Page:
In the wake of the Islamic terrorist attacks in Chattanooga that left five Marines dead and three other people wounded, debate has resumed in Congress on legislation that would permit service personnel to carry firearms while on base. Nebraska Gov. Pete Ricketts, a Republican, authorized the Adjutant-General of the Nebraska National Guard, Maj. Gen. Daryl L. Bohac, to “arm any personnel he deems necessary,” according to Omaha.com . . .
“This authorization extends additional protections to our servicemen and women who need every resource we can provide them to defend themselves and our National Guard installations,” Ricketts said in the release.
Nebraska National Guard spokesman Lt. Col. Kevin Hynes said Ricketts’ action was “a necessary step” before Bohac could beef up Guard security. He wouldn’t say whether, or when, additional Guard members would be armed.
“It’s still going to be part of the continuing evaluation that we’re doing,” Hynes said. “Because we’re dealing with security, we can’t say a lot, specifically.”
Nebraska joins a group of at least six other states — Arkansas, Florida, Indiana, Louisiana, Oklahoma, and Texas — whose governors have ordered their respective National Guardsmen to be armed in the wake of the terrorist attack.
As the debate in DC intensifies on the issue at a national level, several current and former military personnel have come out against it, reports the Seattle Times. Army Chief of Staff Gen. Ray Odierno argued that it was too dangerous because of “accidental discharges and everything else that goes along with having weapons that are loaded that causes injuries.”
Former military judge and JAG officer Charlie Stimson, who now works for the right-wing lobbying group the Heritage Foundation, thinks it’s a bad idea, too, because military personnel aren’t expert marksmen.
“I’m a strong supporter of the Second Amendment,” Stimson, who held the civilian post of deputy assistant defense secretary in charge of detainee policy under President George W. Bush, said Monday. But “they’re not expert marksmen. They don’t have the annual requirement to qualify on a shooting range like a (Navy) SEAL would or a Green Beret or a Marine.”
Of the five military services, only the Marine Corps requires every member to qualify as a rifleman, in part because Marines provide security at U.S. embassies and other American facilities around the world.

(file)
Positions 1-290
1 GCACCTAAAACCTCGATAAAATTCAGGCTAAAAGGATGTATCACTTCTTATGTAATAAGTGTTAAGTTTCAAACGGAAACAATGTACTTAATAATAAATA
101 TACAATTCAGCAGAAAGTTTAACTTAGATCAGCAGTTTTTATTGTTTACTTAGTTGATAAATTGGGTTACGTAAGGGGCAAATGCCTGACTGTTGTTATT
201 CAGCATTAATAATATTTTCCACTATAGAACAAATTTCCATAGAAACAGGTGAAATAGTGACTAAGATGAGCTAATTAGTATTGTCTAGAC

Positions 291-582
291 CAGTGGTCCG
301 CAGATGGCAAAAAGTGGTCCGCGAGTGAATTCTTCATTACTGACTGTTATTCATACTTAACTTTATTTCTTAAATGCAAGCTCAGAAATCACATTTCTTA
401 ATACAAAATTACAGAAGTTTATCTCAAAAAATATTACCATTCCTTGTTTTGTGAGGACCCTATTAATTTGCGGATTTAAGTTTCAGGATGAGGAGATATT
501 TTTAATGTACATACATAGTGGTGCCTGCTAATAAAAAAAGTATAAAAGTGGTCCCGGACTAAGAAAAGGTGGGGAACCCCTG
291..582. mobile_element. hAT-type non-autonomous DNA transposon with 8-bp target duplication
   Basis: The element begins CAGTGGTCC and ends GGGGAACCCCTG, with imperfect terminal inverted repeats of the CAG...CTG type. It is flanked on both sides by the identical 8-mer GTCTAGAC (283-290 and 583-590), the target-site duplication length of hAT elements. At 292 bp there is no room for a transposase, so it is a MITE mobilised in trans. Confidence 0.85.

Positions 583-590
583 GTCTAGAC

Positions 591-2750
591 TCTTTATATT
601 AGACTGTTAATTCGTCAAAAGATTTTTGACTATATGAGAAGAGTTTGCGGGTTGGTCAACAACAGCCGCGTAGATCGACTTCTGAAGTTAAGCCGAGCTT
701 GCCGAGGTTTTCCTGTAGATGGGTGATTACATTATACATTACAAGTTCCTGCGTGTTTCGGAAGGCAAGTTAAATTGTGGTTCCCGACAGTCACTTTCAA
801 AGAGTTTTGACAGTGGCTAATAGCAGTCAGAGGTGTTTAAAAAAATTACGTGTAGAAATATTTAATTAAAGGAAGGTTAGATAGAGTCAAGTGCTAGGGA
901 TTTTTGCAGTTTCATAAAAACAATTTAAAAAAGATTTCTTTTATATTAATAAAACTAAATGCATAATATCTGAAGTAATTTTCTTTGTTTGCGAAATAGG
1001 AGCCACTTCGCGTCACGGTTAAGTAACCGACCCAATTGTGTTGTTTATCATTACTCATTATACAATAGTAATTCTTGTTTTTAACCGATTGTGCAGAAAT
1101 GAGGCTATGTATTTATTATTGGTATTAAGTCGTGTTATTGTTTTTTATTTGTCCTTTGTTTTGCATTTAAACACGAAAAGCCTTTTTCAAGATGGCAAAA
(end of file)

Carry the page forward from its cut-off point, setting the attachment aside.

The other four services provide only basic weapons training to most members, providing combat-level training only to those who are headed to war zones.
“You have a vast cadre of people in the military — doctors, lawyers, intelligence specialists, cryptologists, mechanics — whose jobs are important because they support combat troops, but it is not their job to point weapons at people and kill them,” Stimson said.
Oddly, when I looked into joining the military many years ago, I recall learning that persons being inducted into the service agree to use weapons against the country’s enemies, up to and including weapons of mass destruction. How unserious must ‘basic weapons training’ be if a significant portion of the military is unqualified to handle firearms? This sounds more of an indictment of the military’s training policies than anything else.
The one that takes the cake, though, is Cmdr. Rick Nelson (USN-Ret.) who at one point qualified as a Navy sharpshooter. The Seattle Times quotes him as saying:
“Training a Marine for combat in Iraq is very different from training a police officer to use force appropriately,” he said. “Conflating those two scenarios — putting a combat-trained military person into a law-enforcement situation — is not going to produce the results we want.”
Nelson would rather see changes such as hiring security to guard recruiting centers and installing bulletproof glass.
I have to respectfully disagree with the Commander, if he’s being serious here. This really isn’t a question of deputizing Marines (or other personnel) to act as civilian law enforcement, but of simply allowing — or ordering — those personnel who choose to carry a firearm for personal defense just as any civilian has the right to do.
One thing that might sway me would be if our military personnel are simply too undisciplined to be trusted en masse with firearms while stationed among civilians outside of a war zone, but I don’t see anyone making that argument. Instead, I hear the same arguments about accidents and training that are dragged out by the usual civilian disarmament suspects.
Or perhaps I’m not reading between the lines enough. Perhaps the point of these statements is a politically correct way to tell us that there’s a significant discipline issue in the military. If so, that sounds like a serious training issue, and one that needs to be addressed immediately. Regardless, though, I’m not sure I know of a better answer to any kind of small-arms attack than a Marine equipped with a firearm.
DISCLAIMER: The above is an opinion piece; it is not legal advice, nor does it create an attorney-client relationship in any sense. If you need legal advice in any matter, you are strongly urged to hire and consult your own counsel. This post is entirely my own, and does not represent the positions, opinions, or strategies of my firm or clients.